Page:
In an interest only mortgage, the borrower covers interest on payments for a specific period of time, paying the cost of borrowing money up front, while the principal remains unchanged. This allows for reduced monthly mortgage payments early in the loan term. An interest only home loan can offer flexibility to buy a more expensive home than a borrower initially qualifies to buy. They can also be a great way to lower payments so you can divert your cash flow toward retirement, college tuition or a rainy day fund.
In traditional mortgages, payments are applied to both interest and principal. Through amortization the balance of the loan decreases over the term of the loan. Interest only mortgages are structured differently: The most common version pushes back the amortization schedule, usually 5 to 10 years, while the borrower pays interest only. The other type lasts the duration of the loan, with an agreement principal that will be settled with one balloon payment at the end of the term.
While initial payments as part of an interest only mortgage are lower, borrowers should be aware that over the life of the loan they are more expensive than traditional mortgages. Interest only loans can also be subject to adjustable interest rates. Negative amortization, a feature where missed interest payments are applied to the principal balance, is also a risk inherent to interest only loans. Keep reading to learn more and explore the circumstances that make the most sense to purse an interest only loan.
Here are five questions to help you determine whether an interest only mortgage is the perfect match:
If you answered “YES” to any of these questions, an interest only mortgage might be your best bet! A word of consideration—while interest only home loans offer low monthly payments during the initial term of your loan, your monthly payments will rise after this term ends to cover the principal.
If you don’t expect your income to increase in the foreseeable future or if you’re unsure you’ll be able to make the larger payments later on, a 15 or 30-year fixed rate mortgage could be a better fit. In addition, it may be more difficult to refinance your mortgage if your home value doesn’t increase during the lifetime of your loan.
Those buying a home for the first time may find interest-only mortgages particularly beneficial. For new home owners, who are unaccustomed to the higher cost of mortgage payments and the other costs of maintaining a home, the first years of home ownership can be particularly challenging.
In many cases, you are buying a house you expect to pay off years down the line, when you are more established and may be making more money, thus the initial costs may seem daunting. If a water heater suddenly needs replacing or a roof suddenly needs to be fixed, the option to exercise an interest only mortgage at that time can come in handy, as long as you are able to cover the higher monthly payments later on.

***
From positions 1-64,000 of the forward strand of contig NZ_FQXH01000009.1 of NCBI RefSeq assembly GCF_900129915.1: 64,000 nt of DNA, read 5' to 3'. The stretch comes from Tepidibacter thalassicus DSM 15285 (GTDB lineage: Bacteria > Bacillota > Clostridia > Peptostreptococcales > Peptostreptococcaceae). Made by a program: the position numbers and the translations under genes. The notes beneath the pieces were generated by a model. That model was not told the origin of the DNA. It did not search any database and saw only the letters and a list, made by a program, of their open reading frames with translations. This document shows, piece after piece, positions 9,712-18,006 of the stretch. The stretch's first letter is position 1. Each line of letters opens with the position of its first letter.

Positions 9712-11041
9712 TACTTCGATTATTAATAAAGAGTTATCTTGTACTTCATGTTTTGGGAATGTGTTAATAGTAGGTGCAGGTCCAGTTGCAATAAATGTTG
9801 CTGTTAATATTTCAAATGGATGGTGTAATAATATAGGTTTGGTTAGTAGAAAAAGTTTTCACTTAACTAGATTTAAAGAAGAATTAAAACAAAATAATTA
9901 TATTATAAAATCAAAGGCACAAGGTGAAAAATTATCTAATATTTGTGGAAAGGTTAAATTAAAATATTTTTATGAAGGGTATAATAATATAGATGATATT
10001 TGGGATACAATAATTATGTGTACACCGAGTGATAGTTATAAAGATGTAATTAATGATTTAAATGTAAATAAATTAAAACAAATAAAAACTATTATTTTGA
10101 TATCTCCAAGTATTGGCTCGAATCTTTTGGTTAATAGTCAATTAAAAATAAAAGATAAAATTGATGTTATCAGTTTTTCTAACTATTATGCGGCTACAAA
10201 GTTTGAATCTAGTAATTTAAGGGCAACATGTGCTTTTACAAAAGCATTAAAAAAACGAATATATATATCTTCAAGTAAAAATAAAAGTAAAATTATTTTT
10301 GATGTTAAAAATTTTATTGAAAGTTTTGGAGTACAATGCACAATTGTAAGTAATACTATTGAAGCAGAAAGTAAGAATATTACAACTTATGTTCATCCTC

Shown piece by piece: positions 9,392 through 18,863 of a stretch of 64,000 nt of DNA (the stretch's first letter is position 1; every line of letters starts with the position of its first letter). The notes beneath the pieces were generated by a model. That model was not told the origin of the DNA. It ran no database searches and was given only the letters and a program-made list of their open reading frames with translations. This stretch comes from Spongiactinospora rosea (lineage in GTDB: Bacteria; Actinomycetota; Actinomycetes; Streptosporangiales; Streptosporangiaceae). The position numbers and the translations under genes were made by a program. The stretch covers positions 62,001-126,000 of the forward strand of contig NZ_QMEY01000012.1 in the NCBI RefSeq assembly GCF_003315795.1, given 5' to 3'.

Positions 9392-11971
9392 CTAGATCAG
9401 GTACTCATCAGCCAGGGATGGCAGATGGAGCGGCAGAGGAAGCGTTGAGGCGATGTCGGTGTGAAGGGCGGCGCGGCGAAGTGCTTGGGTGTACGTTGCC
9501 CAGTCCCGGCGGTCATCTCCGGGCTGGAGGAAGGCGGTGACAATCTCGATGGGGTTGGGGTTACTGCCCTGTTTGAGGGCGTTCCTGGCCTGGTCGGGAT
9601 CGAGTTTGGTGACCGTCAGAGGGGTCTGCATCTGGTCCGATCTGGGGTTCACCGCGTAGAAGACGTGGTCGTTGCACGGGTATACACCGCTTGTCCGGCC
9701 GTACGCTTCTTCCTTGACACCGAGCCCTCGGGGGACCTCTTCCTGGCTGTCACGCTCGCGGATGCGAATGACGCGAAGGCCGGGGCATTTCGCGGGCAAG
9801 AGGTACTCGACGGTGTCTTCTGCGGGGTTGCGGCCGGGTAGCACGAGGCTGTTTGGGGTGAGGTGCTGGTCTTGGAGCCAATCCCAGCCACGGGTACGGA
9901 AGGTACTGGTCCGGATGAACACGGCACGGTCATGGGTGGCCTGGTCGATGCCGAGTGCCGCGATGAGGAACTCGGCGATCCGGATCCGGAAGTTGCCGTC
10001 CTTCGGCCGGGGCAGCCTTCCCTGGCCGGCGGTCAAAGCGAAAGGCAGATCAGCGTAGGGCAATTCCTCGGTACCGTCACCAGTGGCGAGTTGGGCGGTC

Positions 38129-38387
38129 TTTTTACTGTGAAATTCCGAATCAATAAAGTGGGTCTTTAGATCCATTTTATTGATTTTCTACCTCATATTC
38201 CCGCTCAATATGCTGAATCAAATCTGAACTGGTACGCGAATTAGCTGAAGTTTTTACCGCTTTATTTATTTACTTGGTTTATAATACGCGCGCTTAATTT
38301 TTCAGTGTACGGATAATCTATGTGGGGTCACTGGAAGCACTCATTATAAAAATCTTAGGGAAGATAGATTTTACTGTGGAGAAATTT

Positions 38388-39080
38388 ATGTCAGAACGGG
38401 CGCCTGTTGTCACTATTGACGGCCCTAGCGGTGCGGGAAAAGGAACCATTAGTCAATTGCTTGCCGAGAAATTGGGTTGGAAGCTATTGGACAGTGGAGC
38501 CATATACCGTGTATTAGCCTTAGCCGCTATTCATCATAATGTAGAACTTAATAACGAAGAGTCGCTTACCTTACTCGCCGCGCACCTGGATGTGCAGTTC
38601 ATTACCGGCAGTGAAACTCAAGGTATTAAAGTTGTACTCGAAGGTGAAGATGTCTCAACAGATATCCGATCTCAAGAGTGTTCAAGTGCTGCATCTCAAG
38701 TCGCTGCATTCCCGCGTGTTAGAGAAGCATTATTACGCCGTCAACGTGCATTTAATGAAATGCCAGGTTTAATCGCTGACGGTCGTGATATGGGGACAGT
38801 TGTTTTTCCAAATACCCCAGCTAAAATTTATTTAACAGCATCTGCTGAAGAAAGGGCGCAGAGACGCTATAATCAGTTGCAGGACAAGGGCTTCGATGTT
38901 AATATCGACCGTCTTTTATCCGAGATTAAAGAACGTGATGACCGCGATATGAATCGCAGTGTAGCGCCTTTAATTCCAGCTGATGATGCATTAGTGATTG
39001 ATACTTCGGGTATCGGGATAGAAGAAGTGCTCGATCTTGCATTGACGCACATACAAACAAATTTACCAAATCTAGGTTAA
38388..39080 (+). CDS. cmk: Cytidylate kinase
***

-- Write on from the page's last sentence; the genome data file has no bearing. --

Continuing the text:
If your income is subject to fluctuation either because of freelance work or commissions and bonuses, rather than a typical flat salary, an interest-only mortgage can be similarly beneficial. Pay interest-only payments during leaner months and years with the anticipation of paying more later on.
Making a smaller monthly payment for a period of time, with the anticipation that you’ll have the money to make larger payments down the line, always carries a risk. The total balance of what is owed on your mortgage is not changing, thus if your financial circumstances do change you may find monthly payments more difficult down the line.
Additionally, the housing market can be fickle and the property purchased may fail to appreciate in value. Even if the value remains much the same, if the borrower has negative amortization you may wind up owing more on the mortgage than the actual value of the house making it difficult to make a profit on the house when and if they decide to sell.
When considering an interest only mortgage, do the math to figure out if you’re able to handle the amount of the monthly payment. Figuring out the monthly interest only payment on your mortgage is easy. Say that the unpaid loan balance on your property is $400,000 with an interest rate of 7%. Multiply those numbers together for an annual interest of $28,000. Divide that number by 12 months and you can find your monthly interest payment: $2,333. Keep in mind that after the interest-only period, your payments will increase as you begin to pay back the loan principal.
At eHomeFunding, we’ve been helping hundreds of thousands of people find home loans since the year 2000. Licensed in all 50 states and Washington DC, our home loan experts can help you find the perfect interest only mortgage for an amazing home. Apply now!